The Art of Achieving Results: Doing the Right Thing -- All the Time, Every Time

 

   When you have time, I suggest picking up two books written by The Arbinger Institute; 'The Anatomy of Peace', and 'Leadership and Self-Deception'.  

 

Ask yourself these questions: 

  • Is there good chemistry between you and your company?  

  • Are your goals aligned?  

  • What challenge do you and your company solve for your clients?

  • Do you add value to your company's current state of affairs?  

  • Together, will you and your company create more value for your clients?  

  • Are each of you (you and your company) advocates of each other's services and contributions?  

  • Can your clients state your and your company's value proposition?

   If you can't answer these questions affirmatively, ask yourself about your commitment to your company and yourself. 

 

   When you find yourself no longer committed, engaged, motivated and looking forward to working as a team, it is hard to focus on getting your company's and your individual professional results.  

 

   Remember when you first desired to be part of the company.  You gathered company and employee information, you talked to others, you were excited about the interview and the possibilities.  Once hired, remember your attitude about the company, your teammates, your capabilities and your potential contributions.  

 

   Do you still get up each morning with that "can do" or "win-win" attitude?

 

Attitude is everything.  Henry Ford said, "Whether you think you can or you can't, either way, you are probably right." When you help other people with your best, you honor your own values (instincts). You honor your instincts when you work in perfect harmony with yourself and others.  You are proud of your work product, you enjoy relationships, and you are thankful for the people and the work. You do your best to help the company and the people within it to achieve results.  As Red McCombs says, "(You) expect to win, prepare to win, and execute to win."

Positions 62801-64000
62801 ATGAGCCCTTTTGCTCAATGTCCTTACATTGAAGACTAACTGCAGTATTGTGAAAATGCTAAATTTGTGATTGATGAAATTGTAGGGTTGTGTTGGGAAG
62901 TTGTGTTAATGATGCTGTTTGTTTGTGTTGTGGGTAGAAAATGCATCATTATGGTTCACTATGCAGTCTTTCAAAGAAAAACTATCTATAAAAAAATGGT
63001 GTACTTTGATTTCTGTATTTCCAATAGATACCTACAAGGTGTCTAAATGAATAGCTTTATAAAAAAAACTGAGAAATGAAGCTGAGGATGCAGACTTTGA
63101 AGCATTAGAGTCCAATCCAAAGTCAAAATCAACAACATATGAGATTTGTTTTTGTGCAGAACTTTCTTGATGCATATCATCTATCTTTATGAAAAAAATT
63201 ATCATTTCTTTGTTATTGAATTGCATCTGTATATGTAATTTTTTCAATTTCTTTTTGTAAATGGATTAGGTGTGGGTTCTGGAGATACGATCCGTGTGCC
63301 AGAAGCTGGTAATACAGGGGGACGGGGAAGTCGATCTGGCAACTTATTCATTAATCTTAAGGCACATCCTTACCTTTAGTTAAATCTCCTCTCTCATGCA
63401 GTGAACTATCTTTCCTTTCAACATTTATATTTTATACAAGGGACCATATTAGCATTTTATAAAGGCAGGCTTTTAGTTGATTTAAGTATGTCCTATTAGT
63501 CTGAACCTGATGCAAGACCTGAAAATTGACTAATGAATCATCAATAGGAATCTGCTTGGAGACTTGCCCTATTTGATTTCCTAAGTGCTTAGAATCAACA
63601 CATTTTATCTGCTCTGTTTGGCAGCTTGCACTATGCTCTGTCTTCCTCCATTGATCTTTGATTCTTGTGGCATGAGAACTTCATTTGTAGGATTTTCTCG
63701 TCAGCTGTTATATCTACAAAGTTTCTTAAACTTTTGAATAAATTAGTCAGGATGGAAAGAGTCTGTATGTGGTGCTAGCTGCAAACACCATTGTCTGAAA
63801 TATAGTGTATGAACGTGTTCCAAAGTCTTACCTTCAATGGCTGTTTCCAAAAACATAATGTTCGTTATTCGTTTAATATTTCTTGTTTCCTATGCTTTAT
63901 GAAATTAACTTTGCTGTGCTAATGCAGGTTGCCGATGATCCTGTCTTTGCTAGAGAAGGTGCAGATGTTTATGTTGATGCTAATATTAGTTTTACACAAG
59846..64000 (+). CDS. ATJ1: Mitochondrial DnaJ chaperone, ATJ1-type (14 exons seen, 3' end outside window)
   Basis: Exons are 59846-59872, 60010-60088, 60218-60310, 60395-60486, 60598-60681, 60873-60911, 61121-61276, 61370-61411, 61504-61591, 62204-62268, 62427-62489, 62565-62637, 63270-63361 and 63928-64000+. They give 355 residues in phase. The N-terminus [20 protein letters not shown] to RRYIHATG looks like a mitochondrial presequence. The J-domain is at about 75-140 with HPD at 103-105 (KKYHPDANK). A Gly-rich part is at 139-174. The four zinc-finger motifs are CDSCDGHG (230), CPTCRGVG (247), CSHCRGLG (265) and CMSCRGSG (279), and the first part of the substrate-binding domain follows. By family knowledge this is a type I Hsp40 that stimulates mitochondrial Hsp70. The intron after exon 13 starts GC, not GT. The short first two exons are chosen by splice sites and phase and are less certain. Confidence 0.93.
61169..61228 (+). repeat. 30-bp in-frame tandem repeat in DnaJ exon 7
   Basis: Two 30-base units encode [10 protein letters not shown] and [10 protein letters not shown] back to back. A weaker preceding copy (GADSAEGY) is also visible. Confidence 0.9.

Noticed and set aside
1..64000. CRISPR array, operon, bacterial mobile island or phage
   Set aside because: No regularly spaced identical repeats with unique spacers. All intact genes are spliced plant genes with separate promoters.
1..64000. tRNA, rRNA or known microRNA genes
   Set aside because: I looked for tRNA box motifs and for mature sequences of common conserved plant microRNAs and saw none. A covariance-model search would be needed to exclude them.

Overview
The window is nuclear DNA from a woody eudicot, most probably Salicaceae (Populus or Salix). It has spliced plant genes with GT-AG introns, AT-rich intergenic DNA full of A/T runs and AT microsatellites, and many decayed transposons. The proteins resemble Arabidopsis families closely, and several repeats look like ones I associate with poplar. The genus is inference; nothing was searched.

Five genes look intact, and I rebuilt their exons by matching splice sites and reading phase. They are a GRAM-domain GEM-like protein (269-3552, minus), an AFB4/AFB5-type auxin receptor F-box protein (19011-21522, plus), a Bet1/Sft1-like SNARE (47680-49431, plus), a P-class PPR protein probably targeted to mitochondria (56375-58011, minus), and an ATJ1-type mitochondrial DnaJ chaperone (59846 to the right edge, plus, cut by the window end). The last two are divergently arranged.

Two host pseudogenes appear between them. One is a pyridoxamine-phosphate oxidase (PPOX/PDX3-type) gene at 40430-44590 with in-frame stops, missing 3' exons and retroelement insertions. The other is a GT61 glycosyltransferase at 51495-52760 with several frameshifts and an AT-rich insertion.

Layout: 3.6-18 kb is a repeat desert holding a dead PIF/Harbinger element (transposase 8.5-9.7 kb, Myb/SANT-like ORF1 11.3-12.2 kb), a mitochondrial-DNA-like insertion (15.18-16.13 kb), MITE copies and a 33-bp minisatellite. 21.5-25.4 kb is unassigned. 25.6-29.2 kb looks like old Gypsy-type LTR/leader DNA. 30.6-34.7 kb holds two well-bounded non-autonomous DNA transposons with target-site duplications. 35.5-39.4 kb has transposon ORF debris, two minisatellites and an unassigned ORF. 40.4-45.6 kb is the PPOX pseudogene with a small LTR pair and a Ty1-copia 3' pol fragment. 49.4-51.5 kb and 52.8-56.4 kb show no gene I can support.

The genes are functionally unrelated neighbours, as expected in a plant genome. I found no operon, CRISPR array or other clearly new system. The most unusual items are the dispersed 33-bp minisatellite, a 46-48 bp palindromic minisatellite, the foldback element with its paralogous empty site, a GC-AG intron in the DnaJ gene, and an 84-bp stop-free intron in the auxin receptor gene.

When you betray your values, the books say, "People who formerly were committed, engaged, motivated, looking forward to working as a team, ... now have problems in many of these areas.  And who do you suppose they (you) think caused those problems?"  Is it you or is it others?

   Do you see yourself as a victim, hardworking, good, fair, unappreciated?  Do you see other workers as lazy and inconsiderate?  If so, the books go on to suggest that you may be the one who needs to change in order to experience explosive growth in your firm (company). After all,  "business don't grow, people do."  

 

 The process they describe is called, "Operation: Eliminating the Blame Game."  Begin again to take ownership of your behavior.  Live your strengths, and help others build theirs.  "When we examine our strengths and constantly help those around us to know their strengths and build on them, success will come our way."  Match your values (instincts) and goals to reach your dreams while challenging your limiting beliefs about your capabilities, your opportunities.  It is time to face your fears.

 

   Your success and the art of achieving results depends on your ability to honor your instincts and take responsibility for your actions, your attitude, and your choices.  Confidence and courage grow when you are at peace with yourself and know you are doing the right thing, all the time, every time.

 

   And when you get a chance, the two books by The Arbinger Institute, Leadership and Self-Deception: Getting Out of the Box and The Anatomy of Peace:Resolving the Heart of Conflict are excellent, easy, inspirational reads.

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December 28, 2017

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